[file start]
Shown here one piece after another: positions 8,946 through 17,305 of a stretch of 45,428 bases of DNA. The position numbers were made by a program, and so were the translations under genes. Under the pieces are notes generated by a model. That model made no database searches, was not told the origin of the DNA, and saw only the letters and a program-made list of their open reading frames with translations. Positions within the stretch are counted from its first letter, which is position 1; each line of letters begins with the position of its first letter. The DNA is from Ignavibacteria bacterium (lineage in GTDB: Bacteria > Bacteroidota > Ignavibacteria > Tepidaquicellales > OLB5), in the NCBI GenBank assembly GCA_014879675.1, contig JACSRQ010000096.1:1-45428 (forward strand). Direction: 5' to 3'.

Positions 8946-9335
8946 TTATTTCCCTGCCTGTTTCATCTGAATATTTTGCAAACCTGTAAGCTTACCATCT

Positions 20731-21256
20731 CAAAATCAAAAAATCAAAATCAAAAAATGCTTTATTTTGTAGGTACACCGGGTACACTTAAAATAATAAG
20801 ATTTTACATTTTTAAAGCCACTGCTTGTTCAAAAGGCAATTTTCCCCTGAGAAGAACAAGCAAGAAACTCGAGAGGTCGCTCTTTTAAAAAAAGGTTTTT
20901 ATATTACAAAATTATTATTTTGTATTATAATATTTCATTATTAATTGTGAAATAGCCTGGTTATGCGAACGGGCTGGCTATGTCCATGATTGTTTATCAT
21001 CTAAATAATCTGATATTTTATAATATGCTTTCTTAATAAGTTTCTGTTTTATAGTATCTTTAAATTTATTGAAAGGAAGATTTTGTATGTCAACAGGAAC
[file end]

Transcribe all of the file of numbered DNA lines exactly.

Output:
Shown here one piece after another: positions 8,946 through 17,305 of a stretch of 45,428 bases of DNA. The position numbers were made by a program, and so were the translations under genes. Under the pieces are notes generated by a model. That model made no database searches, was not told the origin of the DNA, and saw only the letters and a program-made list of their open reading frames with translations. Positions within the stretch are counted from its first letter, which is position 1; each line of letters begins with the position of its first letter. The DNA is from Ignavibacteria bacterium (lineage in GTDB: Bacteria > Bacteroidota > Ignavibacteria > Tepidaquicellales > OLB5), in the NCBI GenBank assembly GCA_014879675.1, contig JACSRQ010000096.1:1-45428 (forward strand). Direction: 5' to 3'.

Positions 8946-9335
8946 TTATTTCCCTGCCTGTTTCATCTGAATATTTTGCAAACCTGTAAGCTTACCATCT

Positions 20731-21256
20731 CAAAATCAAAAAATCAAAATCAAAAAATGCTTTATTTTGTAGGTACACCGGGTACACTTAAAATAATAAG
20801 ATTTTACATTTTTAAAGCCACTGCTTGTTCAAAAGGCAATTTTCCCCTGAGAAGAACAAGCAAGAAACTCGAGAGGTCGCTCTTTTAAAAAAAGGTTTTT
20901 ATATTACAAAATTATTATTTTGTATTATAATATTTCATTATTAATTGTGAAATAGCCTGGTTATGCGAACGGGCTGGCTATGTCCATGATTGTTTATCAT
21001 CTAAATAATCTGATATTTTATAATATGCTTTCTTAATAAGTTTCTGTTTTATAGTATCTTTAAATTTATTGAAAGGAAGATTTTGTATGTCAACAGGAAC